Wabash Honors Crook with Peck Medal
by Greg Slisz '10
April 14, 2010
This year’s winner of the David W. Peck Senior Medal, John Crook ’69, spoke yesterday afternoon before a full house in Baxter 101. His lecture, “International Law Matters,” addressed the many reasons why international law is both relevant and necessary in today’s world.
Crook's lecture was followed by the David W. Peck Banquet, at which the 1969 graduate was honored. Pre-Law students were also honored for excellence at the event, which was attended by a host of alumni lawyers.
See more photos from the evening and all of the award winners here.
Crook, who currently does consulting work in addition to teaching at George Washington Law School, began the afternoon talk by paying homage to the man for whom his award was named. Judge David Peck ’22, Crook said, was “A great lawyer, a great friend of the College, and a great specimen of the liberally educated man.”
Although Peck was one of the great lawyers in Wabash history, finishing law school by age 22 and becoming a partner in the prestigious New York law firm Sullivan and Cromwell by age 31, he also had a variety of outside interests. Peck, Crook said, was also an avid Brooklyn Dodgers fan and greatly appreciated a good Burgundy.
Crook then told the audience his own unique story, beginning with the year of his graduation, which happened to coincide with the Vietnam War. “I was quite healthy, and my lottery number was 55. David Kendall (’66) said, ‘You can join ROTC at Yale law school.’ So I did.”
Despite graduating from Yale, Crook still found it difficult to get a job, as potential employers were worried that he may get called off to active duty. Crook finally found a job with the state department, in no small part due to a Wabash study abroad experience.
“They seemed to be impressed that I had spent the summer of ’68 hitchhiking around Yugoslavia,” Crook joked as he explained the summer exchange program. “Somehow the State Department thought that was relevant.”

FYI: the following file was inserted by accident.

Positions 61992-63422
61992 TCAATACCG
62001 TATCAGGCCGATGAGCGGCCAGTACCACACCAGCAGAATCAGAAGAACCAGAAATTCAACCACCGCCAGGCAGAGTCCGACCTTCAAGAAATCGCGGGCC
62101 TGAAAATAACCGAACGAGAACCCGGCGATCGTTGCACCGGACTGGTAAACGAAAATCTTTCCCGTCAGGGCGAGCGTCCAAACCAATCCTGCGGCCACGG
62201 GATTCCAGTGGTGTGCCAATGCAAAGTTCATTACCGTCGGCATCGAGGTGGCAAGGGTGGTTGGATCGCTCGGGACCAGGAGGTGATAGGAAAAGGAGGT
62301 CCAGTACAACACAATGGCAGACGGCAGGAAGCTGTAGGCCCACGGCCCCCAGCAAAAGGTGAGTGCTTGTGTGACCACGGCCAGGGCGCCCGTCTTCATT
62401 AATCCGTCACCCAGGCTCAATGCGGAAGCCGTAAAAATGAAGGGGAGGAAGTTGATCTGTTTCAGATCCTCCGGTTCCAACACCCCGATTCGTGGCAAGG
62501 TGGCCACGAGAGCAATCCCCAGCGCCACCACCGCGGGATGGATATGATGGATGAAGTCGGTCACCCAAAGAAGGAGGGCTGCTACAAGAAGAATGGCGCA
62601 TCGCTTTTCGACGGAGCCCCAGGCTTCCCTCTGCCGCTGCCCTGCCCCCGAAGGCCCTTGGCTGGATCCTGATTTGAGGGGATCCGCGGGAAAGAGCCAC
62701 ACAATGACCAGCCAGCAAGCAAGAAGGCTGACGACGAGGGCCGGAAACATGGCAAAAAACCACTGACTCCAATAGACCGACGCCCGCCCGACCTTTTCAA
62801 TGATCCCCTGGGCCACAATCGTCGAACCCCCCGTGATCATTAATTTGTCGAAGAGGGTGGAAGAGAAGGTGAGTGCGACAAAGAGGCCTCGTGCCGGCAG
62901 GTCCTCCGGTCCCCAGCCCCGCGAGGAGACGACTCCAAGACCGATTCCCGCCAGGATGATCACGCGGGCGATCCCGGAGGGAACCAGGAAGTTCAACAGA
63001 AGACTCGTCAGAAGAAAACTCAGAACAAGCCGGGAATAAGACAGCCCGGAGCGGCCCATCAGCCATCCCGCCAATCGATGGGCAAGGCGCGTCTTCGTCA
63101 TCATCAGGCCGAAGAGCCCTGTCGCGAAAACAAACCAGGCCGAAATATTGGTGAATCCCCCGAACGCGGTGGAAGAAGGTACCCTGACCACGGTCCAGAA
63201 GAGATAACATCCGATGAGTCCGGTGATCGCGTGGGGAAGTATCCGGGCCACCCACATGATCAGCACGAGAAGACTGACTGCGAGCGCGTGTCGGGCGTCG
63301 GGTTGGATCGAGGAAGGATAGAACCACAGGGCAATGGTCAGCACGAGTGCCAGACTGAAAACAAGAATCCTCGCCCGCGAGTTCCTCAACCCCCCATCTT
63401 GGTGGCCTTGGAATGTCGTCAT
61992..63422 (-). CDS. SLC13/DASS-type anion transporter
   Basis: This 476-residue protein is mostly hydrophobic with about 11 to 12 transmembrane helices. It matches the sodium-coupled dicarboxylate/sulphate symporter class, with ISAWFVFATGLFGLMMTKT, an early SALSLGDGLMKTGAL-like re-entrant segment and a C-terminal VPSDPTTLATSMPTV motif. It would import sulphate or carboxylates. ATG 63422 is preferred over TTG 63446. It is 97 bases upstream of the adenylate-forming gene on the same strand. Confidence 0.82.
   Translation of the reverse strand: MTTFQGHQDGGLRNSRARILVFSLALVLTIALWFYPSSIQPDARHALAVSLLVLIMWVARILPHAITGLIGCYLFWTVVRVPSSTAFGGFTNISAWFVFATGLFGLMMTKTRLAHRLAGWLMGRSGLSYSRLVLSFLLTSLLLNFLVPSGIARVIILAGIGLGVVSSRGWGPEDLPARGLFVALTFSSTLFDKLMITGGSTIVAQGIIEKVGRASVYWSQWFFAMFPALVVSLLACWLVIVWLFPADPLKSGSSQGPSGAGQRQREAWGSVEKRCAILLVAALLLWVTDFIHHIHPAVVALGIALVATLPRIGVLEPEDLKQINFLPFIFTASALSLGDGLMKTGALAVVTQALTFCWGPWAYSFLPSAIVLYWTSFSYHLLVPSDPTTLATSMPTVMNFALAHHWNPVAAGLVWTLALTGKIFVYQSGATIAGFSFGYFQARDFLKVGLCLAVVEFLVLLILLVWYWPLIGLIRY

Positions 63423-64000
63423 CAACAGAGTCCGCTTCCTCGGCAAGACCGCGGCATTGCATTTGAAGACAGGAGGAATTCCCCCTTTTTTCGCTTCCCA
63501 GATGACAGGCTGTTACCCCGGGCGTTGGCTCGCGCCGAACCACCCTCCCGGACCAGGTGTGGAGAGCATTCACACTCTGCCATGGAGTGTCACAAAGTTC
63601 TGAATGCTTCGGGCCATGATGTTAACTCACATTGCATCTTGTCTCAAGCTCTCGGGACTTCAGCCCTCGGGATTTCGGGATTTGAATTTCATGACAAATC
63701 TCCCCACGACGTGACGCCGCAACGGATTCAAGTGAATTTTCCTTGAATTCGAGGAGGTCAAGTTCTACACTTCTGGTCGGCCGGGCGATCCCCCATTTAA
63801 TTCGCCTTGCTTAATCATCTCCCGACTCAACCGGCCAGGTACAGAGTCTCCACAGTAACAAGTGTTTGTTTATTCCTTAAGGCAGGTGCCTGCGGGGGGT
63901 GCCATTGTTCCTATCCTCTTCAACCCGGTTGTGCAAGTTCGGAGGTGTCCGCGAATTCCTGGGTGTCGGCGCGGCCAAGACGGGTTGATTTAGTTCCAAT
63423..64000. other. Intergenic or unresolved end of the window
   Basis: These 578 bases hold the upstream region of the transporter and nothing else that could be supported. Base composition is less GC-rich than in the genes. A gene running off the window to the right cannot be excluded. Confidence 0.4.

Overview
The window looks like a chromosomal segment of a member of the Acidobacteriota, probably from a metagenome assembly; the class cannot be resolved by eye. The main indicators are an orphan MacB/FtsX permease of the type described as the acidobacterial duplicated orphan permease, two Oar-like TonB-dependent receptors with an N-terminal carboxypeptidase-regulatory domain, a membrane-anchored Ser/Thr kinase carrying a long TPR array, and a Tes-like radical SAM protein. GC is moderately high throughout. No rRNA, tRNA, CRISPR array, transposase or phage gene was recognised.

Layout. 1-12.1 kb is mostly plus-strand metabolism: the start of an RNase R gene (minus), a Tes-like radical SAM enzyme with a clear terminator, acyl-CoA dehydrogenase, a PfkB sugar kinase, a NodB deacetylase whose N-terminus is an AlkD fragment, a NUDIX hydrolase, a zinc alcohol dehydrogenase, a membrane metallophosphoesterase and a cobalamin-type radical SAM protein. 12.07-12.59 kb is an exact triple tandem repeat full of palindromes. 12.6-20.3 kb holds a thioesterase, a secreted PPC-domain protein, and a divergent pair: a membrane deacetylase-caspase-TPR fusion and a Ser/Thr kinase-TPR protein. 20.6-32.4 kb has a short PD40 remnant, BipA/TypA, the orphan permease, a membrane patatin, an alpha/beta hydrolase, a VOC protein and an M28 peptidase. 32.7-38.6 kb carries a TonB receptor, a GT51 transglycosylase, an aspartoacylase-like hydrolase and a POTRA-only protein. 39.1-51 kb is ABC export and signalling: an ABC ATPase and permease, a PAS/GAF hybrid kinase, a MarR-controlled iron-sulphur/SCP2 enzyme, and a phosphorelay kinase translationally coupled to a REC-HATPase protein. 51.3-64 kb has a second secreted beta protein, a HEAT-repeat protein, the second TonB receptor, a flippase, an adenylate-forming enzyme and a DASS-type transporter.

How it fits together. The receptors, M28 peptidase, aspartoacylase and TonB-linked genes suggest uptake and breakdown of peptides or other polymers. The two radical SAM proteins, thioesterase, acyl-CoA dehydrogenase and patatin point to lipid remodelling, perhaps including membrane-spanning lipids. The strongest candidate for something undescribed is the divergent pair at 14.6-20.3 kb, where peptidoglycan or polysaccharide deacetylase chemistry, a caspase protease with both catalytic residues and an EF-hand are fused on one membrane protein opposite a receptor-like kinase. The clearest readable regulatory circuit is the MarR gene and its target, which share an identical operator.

Crook’s career with the State Department took him all over the globe. He served as the US legal representative on the first trade agreement with China, arbitrated legal claims with Iran, and even served as the US legal representative for the Reagan-Gorbachev treaties with Russia. “I handed Reagan the pen,” Crook said, jokingly.
After sharing the highlights of his past work, Crook explained why he believed that international law was so important. “I have been involved in a lot of situations where law and legal mechanisms have increased aggregate good and order in country,” Crook said.
Unfortunately, many of the current political structures in place do not always grasp this idea. “There has been a steady erosion of international law and regimes by political institutions,” Crook added.
While recent polls, Crook said, have indicated that two-thirds of Americans believe that international laws and the following of such laws, is good, recent examples, such as the waterboarding scandal, show that many in of those recently in power have thought otherwise.
Although many may think of international law in grand terms and controversial issues, Crook quickly returned the lecture to matters relevant to everyone in the room. “Consider the hour of this lecture. We live in a world where time is basically harmonious,” Crook said, as he mentioned that time zones are standardized, with Greenwich Time functioning as the official time for the entire world.
Crook continued to explain a number of facets of everyday life, all created by international law. Everything from an international postal service, brake lights and headlights in the same color and place, standardized traffic sign shapes, and even regulating English as the international language of air travel.
As a final justification for why international law matters on larger, more complex matters, Crook offered a different explanation.
“When states resort to force, they go to great lengths to explain why what they are doing is legal,” Crook said, citing the US’s declaration of a suspicion of weapons of mass destruction when it invaded Iraq several years ago.
“If [international law] doesn’t matter, why do states work so hard to point to themselves as being on the right side of the law?” Crook said, adding that this proof of legality was especially crucial for democratic countries to maintain their international standing.
Ultimately, Crook stated that countries followed international law because, just like the rules of the road, it “is a mutually beneficial thing to do.”
The David W. Peck Senior Medal is presented during the David W. Peck Awards Banquet, which has been held annually since 1974.
In photos: Top right, Crook delivers his afternoon lecture. Center left, President White and John Crook interact with Wabash pre-law students. Lower right, Professor of Political Science and Pre-Law Advisor Scott Himsel presents Alex Ingram '10 the Junior Peck Medal.